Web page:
Freedom in the World
Freedom Rating (1 = best, 7 = worst)
Civil Liberties (1 = best, 7 = worst)
Political Rights (1 = best, 7 = worst)
In November 2010, the military junta oversaw Burma’s first parliamentary elections since 1990, thoroughly rigging the process to ensure a sweeping victory for the pro-military Union Solidarity and Development Party. The country’s main opposition party, the National League for Democracy, refused to contest elections it deemed undemocratic and was formally dissolved by the government in September. However, Daw Aung San Suu Kyi, the party’s longtime leader, was released in mid-November after years under house arrest. The authorities cancelled voting in several border areas populated by ethnic minorities, where the government has limited control and low-intensity civil conflict continued.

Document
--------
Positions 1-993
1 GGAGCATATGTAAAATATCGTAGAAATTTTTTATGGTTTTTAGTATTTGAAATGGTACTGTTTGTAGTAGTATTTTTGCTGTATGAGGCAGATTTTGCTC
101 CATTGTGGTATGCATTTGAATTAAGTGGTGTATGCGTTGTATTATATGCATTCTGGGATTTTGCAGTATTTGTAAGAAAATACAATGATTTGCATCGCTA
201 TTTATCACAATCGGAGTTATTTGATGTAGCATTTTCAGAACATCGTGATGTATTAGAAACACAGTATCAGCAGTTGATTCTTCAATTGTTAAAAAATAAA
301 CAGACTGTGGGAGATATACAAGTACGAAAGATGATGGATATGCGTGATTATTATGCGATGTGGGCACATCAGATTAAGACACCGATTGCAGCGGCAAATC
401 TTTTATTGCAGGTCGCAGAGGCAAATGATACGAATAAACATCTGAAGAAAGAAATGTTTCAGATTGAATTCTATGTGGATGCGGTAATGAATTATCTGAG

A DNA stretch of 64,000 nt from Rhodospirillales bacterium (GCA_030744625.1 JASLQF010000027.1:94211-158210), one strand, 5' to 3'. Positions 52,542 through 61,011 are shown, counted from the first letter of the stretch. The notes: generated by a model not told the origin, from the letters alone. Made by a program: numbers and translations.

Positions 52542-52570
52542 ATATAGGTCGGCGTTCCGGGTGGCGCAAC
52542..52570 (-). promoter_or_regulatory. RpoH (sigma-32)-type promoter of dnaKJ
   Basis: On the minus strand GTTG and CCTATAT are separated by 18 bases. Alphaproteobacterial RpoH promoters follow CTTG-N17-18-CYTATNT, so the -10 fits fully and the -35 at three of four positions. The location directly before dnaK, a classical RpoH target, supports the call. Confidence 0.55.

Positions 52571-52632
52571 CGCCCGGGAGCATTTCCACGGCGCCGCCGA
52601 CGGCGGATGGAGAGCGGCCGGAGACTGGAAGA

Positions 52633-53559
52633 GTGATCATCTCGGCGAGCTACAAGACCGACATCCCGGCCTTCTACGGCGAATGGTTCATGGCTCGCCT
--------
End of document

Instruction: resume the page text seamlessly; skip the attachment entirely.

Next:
Burma is not an electoral democracy. The military junta has long ruled by decree and controlled all executive, legislative, and judicial powers; suppressed nearly all basic rights; and committed human rights abuses with impunity. The junta carefully rigged the electoral framework surrounding the 2010 national elections, which were neither free nor fair. The process of drafting the 2008 constitution, which the elections put into effect, had proceeded intermittently for 15 years, was closely controlled by the military, and excluded key stakeholders. Although the charter establishes a parliament and a civilian president, it also entrenches military dominance, and allows the military to dissolve the civilian government if it determines that the “disintegration of the Union or national solidarity” is at stake.